LaToya Baldwin Clarke’s alarm goes off at 6:45 a.m. She barely has time to wish her husband a good day before he is out the door and off to work. By 7:45 a.m. she yells, “Let’s go!” to her two oldest children, Ahmir and Amina, and soon all three mount their scooters to head over to Escondido Elementary School. After kisses goodbye, Baldwin Clarke goes back home to greet the babysitter for her six-month-old son, Ahman. By 9 a.m. she is in a classroom at the Stanford Law School, looking forward to family dinner later in the night
Baldwin Clarke is a sixth-year graduate student and J.D./Ph.D. candidate in sociology and law. Her family lives in a relatively large house in Escondido Village (EV), surrounded by 254 other graduate student families. EV is the only on-campus housing for graduate students with families.
While their home is on the larger side, since her family falls into the 13 percent of EV families with three or more children, the Clarkes’ backyard is the same as everyone else’s: a grassy park with a playground in the middle, complete with a jungle gym, swings and a sandbox. There are nine of these courtyards that interconnect the EV houses.
“I haven’t seen anything in the surrounding areas that is comparable in price or a better place to raise a child,” said Diego Roman, a fifth-year graduate student in the School of Education.
“In my courtyard, kids range from zero to three, so they all play with each other and it makes for a fantastic place to have friends…and to talk about your kids,” Roman said. “You’re all having the same experience.”
Roman’s son, Andres, is two and a half, and knows how to show it on his fingers. The Roman family’s one-child house in Escondido Village has a play table decked out with a Thomas the Tank Engine play set in their living room.
“I want to show you something!” shouts Andres, mimicking his “Papi,” who is providing a tour of the house. Roman responds to his child in Spanish and Andres’ mother repeats to him in English, “Do you want to show him Thomas?”
Roman explains that a multilingual household is not uncommon in EV; the couple next door is from Israel, and they speak to their child in Hebrew. International students constitute one-third of graduate student families at Stanford.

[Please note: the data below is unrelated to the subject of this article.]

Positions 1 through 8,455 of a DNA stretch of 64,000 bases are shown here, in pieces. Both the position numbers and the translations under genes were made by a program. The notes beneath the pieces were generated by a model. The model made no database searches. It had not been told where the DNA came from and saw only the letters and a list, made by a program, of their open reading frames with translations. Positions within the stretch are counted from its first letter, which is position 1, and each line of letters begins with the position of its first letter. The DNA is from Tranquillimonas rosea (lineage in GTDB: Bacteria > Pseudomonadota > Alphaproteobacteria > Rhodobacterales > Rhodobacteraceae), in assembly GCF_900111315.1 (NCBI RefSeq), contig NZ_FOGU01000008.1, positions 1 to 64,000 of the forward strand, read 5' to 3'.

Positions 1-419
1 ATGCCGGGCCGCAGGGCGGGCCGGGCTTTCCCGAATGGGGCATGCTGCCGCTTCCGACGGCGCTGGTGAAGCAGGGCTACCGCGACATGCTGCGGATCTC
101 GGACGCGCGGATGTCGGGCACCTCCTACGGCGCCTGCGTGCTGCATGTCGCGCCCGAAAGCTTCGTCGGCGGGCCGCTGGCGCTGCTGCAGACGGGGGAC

This diversity is an integral part of the courtyard atmosphere. Andres, for example, knows all of the neighboring children. The Roman family regularly attends barbeques with their neighbors.
Guinevere Allen, a second-year Ph.D. student in the Division of Literatures, Cultures and Languages and single mother, came to Stanford from her graduate program at UC-Berkeley. She does not regret her move to Stanford because of the unparalleled community in EV, but she has noticed a decline in financial support.
“At UC-Berkeley, because it’s a large public school, they have more democratic funds available,” Allen said.
Allen used to receive a grant worth $8,000 each year and a full-funding state subsidy for her son to attend a private preschool.
“Those types of programs that I feel are more geared towards minority situations do not yet exist at Stanford,” Allen said.
Roman also acknowledged the financial issue. He claimed that having a spouse who works is a huge advantage in terms of receiving health care benefits and another source of income. Roman said that a graduate student stipend is not enough to raise a family, especially since rent at Escondido Village is paid yearly, with no monthly payment plan.
“Grad students aren’t used to paying so much up front,” he said. “Then, if there’s an emergency, what do we have?”
Despite occasional flare-ups between EV residents and the University, such as an incident a few years ago when EV was renovated and parents rallied together to voice their disapproval for cutting down trees in the parks and another in August regarding herbicide spray, graduate student families report high levels of satisfaction with their housing.